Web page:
What happens after an apology for violations of human rights is offered to a community in Canada?
Free. Registration is required. Please note there are limited spaces for this event.
Black Cultural Centre for Nova Scotia 10 Cherry Brook Road Cherry Brook, Nova Scotia
On February 24, 2010, former residents of the small but vibrant Black community of Africville in Halifax, Nova Scotia, received an official apology from the Halifax Regional Municipality. The acknowledgment of the injustices they had faced as Black Nova Scotians in the 1960s came after a long struggle for redress following their eviction and the destruction of their tightly-knit community.
Prompted by this apology and the experience and resilience of survivors, the program will focus on the violations of Africville residents’ rights at the time, their advocacy for redress and the work that remains to be done on issues of systemic racism.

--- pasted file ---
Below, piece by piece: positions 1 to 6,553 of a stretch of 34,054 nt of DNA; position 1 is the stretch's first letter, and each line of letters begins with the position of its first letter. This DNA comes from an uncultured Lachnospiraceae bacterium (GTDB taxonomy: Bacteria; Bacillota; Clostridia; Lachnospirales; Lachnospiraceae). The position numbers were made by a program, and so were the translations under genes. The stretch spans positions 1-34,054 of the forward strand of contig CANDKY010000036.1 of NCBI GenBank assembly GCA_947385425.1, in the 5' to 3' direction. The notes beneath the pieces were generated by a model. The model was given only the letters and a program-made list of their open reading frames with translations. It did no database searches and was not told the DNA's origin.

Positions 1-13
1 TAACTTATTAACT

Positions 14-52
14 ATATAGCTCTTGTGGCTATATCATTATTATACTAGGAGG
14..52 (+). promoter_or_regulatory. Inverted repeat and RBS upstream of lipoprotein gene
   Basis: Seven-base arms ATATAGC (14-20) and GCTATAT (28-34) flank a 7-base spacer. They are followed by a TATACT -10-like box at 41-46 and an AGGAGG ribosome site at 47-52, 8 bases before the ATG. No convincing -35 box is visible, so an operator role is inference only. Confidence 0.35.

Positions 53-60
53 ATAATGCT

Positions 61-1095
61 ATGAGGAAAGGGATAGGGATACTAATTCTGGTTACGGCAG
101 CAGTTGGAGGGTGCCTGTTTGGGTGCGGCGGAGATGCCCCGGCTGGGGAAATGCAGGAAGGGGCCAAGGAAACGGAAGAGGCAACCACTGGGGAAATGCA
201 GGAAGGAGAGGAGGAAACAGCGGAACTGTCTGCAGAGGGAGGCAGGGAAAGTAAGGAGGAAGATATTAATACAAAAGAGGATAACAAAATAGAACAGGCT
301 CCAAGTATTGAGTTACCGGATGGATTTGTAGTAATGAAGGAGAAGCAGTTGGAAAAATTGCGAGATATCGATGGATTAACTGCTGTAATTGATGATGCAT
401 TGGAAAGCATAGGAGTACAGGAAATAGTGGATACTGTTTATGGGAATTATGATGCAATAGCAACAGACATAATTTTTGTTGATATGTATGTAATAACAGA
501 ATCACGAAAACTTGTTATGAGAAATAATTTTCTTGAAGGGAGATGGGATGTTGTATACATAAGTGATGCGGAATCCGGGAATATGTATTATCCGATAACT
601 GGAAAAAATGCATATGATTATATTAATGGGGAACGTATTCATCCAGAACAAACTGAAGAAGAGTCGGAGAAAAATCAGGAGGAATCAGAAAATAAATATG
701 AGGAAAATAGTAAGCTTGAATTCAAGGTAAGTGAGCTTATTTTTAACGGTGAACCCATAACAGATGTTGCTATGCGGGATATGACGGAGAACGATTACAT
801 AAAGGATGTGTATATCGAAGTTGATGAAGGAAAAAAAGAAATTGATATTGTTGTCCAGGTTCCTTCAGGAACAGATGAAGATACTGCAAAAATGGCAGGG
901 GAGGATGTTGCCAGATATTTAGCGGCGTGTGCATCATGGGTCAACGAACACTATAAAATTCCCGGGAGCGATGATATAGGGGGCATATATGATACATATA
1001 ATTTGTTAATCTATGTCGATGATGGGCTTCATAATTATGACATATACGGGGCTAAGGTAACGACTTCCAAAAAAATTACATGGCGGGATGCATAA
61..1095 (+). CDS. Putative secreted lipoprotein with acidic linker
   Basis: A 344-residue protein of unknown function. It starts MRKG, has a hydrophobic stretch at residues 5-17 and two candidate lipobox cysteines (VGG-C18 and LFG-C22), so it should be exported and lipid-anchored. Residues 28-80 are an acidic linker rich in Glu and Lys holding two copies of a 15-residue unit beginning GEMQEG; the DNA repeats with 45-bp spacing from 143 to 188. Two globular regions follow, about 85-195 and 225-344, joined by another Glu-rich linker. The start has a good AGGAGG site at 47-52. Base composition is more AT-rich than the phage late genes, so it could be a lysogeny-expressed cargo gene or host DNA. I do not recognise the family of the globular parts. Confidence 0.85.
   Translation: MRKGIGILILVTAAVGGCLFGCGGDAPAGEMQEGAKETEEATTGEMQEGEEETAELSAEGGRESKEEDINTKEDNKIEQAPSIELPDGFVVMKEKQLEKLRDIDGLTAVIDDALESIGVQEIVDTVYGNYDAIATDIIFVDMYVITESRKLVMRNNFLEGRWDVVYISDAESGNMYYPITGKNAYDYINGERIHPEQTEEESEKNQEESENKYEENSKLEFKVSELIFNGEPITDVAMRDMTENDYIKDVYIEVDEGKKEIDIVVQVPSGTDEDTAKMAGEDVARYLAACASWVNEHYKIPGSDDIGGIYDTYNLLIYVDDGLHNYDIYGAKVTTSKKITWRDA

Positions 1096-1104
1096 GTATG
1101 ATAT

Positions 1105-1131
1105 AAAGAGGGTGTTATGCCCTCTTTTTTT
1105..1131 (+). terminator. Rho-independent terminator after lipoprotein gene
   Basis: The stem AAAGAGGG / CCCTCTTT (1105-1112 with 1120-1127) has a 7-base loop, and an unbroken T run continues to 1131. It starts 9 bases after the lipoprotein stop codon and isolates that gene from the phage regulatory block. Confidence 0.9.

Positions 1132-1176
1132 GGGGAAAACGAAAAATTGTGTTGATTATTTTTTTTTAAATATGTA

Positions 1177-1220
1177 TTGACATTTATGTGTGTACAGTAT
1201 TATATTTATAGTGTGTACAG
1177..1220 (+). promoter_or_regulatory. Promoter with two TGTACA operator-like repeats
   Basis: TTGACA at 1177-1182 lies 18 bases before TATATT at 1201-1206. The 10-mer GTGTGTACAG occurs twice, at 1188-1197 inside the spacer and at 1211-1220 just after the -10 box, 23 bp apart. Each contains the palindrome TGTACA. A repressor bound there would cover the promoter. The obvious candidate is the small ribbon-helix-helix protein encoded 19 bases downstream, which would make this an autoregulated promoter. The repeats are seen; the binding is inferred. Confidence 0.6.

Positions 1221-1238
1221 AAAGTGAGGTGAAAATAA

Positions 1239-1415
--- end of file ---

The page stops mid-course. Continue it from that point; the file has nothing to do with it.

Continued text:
Connect with survivors and community members in small guided group discussions to explore ways to get involved.
This event is part of a pilot series started in 2017 to coincide with the 150th anniversary of Canada’s Confederation. The series explores apologies through a human rights lens and aims to provide opportunities for reflection and thoughtful dialogue, which are essential to bridge understanding and advance human rights collectively.
The event is organized in partnership with Africville Genealogy Society, Africville Heritage Trust, Nova Scotia Human Rights Commission and Delmore “Buddy” Daye Learning Institute.
Please RSVP by October 23, 2018 to Angeliki Bogiatji at email@example.com
Please note there are limited spaces for this event.